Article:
Established by the United Nations General Assembly in 2013, World Wildlife Day has now become the most important global annual event dedicated to wildlife. This year, conservation organizations are celebrating WWD under the theme “Big cats: predators under threat”, using an expanded definition of big cats: not only lion, tiger, leopard and jaguar — the 4 largest wild cats that can roar – but also cheetah, snow leopard, puma, clouded leopard, and more. Here are some of the great photos from National Geographic’s library of several big cat species.
Leopards, Snow Leopards and Clouded Leopards
Jaguars & Pumas
Cheetahs & Tigers
Big cats are among the most widely recognized and admired animals on the planet. But these charismatic predators are facing many and varied threats, mostly caused by human activities. Overall, big cat populations are declining at staggering rate due to loss of habitat and prey they depend on, poaching, illegal trade, and direct conflicts with human settlements. Tiger populations plummeted by 95% over the past 100 years.
African lion populations dropped by 40% in just 20 years, and while they once roamed across Africa, the Middle East and South Asia, they have now vanished completely except in 8 African countries. But a range of measures are underway to arrest this decline. Watch these videos (here, and here) documenting two National Geographic-sponsored efforts to save big cats, and visit National Geographic Society’s Big Cats Initiative web site to find out more about our efforts and how you can help. Learn about direct actions you can take from World Wildlife Day’s Get Involved web site.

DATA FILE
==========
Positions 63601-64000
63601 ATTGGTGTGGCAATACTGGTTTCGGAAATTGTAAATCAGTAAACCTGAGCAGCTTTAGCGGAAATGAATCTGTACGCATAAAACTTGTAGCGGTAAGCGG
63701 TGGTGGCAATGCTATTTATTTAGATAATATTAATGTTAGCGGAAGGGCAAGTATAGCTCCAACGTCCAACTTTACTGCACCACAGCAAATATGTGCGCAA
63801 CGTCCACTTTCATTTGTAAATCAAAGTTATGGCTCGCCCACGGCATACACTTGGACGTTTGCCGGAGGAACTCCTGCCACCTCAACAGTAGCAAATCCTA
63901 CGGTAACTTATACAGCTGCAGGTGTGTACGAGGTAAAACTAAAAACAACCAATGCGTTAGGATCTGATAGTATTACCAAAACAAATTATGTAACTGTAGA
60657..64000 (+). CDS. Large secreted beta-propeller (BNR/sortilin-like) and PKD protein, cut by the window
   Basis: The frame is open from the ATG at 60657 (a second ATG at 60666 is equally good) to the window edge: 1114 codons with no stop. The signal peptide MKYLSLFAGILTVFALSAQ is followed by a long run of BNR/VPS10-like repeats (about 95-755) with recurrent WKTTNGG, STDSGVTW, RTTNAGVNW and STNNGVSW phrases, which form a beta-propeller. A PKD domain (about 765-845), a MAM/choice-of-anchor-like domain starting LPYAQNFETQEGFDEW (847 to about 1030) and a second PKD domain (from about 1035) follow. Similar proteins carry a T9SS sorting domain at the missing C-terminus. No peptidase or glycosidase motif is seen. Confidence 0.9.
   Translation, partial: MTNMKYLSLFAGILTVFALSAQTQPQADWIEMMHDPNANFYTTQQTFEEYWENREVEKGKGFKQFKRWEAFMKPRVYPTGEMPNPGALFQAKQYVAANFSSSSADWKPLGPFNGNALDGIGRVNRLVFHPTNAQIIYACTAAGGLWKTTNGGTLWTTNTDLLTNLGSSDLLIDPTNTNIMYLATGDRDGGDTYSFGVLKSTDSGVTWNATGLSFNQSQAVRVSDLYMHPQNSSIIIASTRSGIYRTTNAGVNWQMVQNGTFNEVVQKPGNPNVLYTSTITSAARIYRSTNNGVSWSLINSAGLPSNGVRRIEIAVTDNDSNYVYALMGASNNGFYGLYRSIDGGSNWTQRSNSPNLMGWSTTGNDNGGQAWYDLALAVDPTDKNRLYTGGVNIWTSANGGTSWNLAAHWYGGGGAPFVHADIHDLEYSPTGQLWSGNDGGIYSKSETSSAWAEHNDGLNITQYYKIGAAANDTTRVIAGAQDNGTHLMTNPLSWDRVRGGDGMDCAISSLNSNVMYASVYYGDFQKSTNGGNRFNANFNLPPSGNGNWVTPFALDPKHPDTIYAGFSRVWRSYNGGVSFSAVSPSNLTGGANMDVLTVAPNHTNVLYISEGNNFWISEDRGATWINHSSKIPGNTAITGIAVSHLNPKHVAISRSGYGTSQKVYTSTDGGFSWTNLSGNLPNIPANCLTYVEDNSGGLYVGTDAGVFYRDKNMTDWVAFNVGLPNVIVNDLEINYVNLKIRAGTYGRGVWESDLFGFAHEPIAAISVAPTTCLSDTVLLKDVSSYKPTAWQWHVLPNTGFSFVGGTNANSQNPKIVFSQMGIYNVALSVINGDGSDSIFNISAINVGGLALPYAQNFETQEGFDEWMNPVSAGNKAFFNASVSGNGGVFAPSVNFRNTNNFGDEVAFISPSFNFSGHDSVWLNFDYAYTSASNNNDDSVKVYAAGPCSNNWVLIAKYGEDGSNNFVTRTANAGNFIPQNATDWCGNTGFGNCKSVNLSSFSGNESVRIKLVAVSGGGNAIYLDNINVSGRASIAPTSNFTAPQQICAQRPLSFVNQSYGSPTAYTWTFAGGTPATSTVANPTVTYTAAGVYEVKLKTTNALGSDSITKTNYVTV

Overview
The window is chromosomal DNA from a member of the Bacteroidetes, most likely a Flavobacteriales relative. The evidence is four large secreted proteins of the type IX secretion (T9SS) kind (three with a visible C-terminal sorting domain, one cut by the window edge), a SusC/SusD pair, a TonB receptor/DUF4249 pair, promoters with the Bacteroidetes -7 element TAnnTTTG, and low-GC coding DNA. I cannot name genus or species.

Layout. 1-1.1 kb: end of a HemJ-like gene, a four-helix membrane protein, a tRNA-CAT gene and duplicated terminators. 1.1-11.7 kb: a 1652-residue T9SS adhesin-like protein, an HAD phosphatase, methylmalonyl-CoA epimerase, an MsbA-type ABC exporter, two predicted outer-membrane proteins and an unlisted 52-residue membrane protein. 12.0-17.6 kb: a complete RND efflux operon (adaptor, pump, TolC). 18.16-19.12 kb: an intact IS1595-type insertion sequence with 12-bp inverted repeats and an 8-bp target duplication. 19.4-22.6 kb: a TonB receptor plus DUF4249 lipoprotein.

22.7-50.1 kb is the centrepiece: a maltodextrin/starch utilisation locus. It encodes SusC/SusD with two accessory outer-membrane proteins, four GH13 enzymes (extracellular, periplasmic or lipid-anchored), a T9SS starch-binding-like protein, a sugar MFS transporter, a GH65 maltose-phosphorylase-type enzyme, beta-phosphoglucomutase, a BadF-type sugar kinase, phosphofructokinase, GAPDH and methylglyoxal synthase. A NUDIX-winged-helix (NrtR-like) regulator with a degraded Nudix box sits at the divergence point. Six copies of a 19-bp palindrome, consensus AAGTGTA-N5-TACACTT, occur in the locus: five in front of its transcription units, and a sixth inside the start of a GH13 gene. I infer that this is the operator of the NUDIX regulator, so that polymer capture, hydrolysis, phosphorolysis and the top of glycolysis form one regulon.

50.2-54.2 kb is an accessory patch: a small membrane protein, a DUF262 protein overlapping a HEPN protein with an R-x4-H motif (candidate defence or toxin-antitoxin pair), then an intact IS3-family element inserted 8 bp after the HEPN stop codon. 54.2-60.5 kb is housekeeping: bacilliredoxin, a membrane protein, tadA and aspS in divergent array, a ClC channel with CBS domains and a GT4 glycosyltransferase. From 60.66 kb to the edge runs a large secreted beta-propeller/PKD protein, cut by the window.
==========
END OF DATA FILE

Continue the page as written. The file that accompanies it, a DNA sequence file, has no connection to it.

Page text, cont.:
Big cat species are found in Africa, Asia, and North, Central and South America, representing a virtually global distribution. World Wildlife Day 2018 aims to raise awareness about their plight and to encourage you to support the many global and national actions that are underway to save these iconic species. World Wildlife Day can generate attention big cats all deserve to ensure they are with us for generations to come.